|Operating system||MS-DOS 6.2 and Windows 9x|
|License||Proprietary commercial software|
The program was first introduced in MS-DOS 6.2 and succeeded its simpler predecessor,
CHKDSK. It included a more user-friendly interface than
CHKDSK, more configuration options, and the ability to detect and (if possible) recover from physical errors on the disk. This replaced and improved upon the limited ability offered by the MS-DOS
recover utility. Unlike
CHKDSK, ScanDisk would also repair crosslinked files.
However, ScanDisk cannot check NTFS disk drives, and therefore it is unavailable for computers that may be running NT based (including Windows 2000, Windows XP, etc.) versions of Windows; for the purpose, a newer
CHKDSK is provided instead.
- Wolverton, Van (2003). Running MS-DOS Version 6.22 (20th Anniversary Edition), 6th Revised edition. Microsoft Press. ISBN 0-7356-1812-7.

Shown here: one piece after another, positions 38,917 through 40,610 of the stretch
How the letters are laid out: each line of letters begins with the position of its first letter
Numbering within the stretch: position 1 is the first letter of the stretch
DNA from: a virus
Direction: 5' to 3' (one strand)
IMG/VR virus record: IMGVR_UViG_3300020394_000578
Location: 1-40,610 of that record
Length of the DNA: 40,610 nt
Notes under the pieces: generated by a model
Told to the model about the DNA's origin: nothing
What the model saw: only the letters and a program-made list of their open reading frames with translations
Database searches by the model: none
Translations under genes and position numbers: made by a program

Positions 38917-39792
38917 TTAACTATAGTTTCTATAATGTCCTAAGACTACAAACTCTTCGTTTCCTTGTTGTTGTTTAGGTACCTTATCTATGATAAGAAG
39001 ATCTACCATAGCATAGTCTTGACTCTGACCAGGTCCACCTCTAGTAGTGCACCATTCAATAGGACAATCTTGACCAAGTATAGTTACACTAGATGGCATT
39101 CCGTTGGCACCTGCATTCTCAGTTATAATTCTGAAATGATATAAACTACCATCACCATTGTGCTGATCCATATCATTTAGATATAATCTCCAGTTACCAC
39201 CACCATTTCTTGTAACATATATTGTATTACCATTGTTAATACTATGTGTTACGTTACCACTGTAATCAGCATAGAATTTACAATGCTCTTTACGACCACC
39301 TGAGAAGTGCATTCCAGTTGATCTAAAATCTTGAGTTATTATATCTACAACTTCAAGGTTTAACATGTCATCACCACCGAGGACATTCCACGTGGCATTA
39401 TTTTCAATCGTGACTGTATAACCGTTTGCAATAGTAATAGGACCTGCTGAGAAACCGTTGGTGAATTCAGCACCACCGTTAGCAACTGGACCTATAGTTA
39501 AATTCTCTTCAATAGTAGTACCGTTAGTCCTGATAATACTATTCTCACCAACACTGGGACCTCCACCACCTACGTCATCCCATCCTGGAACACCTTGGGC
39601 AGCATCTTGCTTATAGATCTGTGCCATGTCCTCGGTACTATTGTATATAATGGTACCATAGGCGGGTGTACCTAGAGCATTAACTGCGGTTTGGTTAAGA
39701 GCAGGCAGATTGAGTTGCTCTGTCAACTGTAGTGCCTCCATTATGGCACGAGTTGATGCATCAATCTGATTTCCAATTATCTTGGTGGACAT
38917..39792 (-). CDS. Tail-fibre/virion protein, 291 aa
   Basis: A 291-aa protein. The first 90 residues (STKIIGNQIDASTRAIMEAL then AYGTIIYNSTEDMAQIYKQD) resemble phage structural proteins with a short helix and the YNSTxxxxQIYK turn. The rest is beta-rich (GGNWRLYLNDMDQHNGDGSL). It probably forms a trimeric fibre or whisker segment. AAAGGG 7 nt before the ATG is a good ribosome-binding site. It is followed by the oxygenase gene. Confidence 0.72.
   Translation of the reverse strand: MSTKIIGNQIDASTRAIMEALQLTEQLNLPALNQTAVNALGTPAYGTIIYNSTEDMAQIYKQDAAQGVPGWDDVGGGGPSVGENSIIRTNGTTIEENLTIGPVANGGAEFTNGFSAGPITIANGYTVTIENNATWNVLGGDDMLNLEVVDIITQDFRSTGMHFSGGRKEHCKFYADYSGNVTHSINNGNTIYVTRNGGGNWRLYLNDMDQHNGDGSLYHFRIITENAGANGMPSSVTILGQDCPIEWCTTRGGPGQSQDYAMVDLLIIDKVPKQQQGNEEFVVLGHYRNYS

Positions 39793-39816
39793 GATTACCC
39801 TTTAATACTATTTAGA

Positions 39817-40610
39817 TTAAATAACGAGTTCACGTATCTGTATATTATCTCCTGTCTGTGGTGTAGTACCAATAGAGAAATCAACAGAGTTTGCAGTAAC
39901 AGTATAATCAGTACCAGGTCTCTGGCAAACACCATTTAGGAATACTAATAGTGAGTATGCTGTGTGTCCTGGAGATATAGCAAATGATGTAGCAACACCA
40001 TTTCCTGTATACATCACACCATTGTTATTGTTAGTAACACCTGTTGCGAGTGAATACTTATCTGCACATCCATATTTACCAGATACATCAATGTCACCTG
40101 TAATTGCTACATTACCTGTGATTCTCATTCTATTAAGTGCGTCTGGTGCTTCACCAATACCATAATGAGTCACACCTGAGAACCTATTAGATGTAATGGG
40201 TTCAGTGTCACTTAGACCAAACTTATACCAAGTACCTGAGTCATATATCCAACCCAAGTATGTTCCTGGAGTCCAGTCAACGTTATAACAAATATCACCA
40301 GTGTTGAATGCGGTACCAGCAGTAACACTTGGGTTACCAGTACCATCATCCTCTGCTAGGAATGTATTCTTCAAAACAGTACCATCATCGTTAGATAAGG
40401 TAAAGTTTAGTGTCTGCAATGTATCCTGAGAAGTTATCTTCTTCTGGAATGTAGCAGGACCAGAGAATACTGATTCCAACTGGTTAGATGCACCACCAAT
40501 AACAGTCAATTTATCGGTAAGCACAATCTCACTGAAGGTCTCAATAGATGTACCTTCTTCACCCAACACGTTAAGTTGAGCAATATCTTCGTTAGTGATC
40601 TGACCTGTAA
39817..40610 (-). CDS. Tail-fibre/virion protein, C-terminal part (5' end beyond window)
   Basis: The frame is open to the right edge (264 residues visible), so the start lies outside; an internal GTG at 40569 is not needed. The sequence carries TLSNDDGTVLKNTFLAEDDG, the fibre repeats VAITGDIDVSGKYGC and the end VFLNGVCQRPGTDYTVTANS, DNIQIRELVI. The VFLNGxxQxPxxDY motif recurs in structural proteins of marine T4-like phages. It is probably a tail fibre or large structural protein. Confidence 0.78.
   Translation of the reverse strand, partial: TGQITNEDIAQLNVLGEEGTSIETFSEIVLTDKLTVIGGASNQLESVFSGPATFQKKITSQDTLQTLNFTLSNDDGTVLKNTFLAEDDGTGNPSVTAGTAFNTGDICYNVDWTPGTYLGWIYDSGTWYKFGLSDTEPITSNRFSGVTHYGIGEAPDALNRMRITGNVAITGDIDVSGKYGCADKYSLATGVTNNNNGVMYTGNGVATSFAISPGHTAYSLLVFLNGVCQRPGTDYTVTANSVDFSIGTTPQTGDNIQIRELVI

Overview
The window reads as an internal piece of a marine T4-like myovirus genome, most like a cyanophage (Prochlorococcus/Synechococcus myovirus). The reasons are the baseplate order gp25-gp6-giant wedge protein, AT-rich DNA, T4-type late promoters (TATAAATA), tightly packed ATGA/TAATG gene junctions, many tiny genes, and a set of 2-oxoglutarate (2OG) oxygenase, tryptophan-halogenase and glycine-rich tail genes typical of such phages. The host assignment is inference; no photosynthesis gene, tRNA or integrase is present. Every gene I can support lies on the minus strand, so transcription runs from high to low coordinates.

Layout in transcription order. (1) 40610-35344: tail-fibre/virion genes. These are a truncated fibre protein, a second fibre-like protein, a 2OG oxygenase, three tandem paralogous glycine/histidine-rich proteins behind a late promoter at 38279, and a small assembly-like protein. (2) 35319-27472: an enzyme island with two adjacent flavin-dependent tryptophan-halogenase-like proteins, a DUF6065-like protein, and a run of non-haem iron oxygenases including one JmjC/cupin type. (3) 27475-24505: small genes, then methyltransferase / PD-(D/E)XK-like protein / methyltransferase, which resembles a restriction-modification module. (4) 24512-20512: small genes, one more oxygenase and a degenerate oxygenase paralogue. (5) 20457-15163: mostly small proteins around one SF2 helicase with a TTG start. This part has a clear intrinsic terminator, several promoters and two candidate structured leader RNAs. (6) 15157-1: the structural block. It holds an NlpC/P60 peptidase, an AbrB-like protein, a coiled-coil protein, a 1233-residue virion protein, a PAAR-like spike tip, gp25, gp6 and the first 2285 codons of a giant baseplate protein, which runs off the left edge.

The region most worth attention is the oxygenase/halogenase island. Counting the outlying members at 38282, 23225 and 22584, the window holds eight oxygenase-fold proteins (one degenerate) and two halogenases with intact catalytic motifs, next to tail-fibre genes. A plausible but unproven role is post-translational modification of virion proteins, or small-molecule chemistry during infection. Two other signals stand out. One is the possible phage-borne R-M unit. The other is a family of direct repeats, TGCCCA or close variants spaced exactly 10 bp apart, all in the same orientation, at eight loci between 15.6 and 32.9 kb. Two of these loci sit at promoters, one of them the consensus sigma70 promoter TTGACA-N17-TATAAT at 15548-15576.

- "ScanDisk command-line options". Microsoft Support. Microsoft Corporation. 2007-01-23. Retrieved 24 December 2011.
- "MS-DOS 6.2 ScanDisk.INI". Microsoft Support. Microsoft Corporation. 2003-10-14. Retrieved 24 December 2011.
- "What Does RECOVER Do? (Revision 3.0)". Microsoft Support. Microsoft Corporation. 25 November 2003. Retrieved 24 December 2011.
- "How to Fix Cross-linked Files (Revision: 2.0)". Microsoft Support. Microsoft Corporation. 10 May 2003. Retrieved 24 December 2011.
If you are running MS-DOS 6.2 or later, run ScanDisk, instead of [~snip~]
- "Windows 95 Documentation". Microsoft TechNet. Microsoft Corporation. 1996-03-03. Retrieved 24 December 2011.
- "Description of ScanDisk for Windows (Scandskw.exe) in Windows 98/Me (Revision: 1.3)". Microsoft Support. Microsoft Corporation. 23 January 2007. Retrieved 24 December 2011.
- "FSCK_MSDOSFS". FreeBSD System Manager's Manual. The FreeBSD Project. 13 August 1995. Retrieved 24 December 2011.
- Cooper, Jim (2001). Special Edition Using MS-DOS 6.22, Third Edition. Que Publishing. ISBN 978-0789725738.
- Stinson, Craig (1998). "ch. 16: Optimizing, Maintaining, and Troubleshooting". Running Microsoft Windows 98. Redmond, Washington: Microsoft Press. ISBN 1-57231-681-0. Retrieved 24 December 2011.
|Wikibooks has a book on the topic of: Guide to Windows Commands|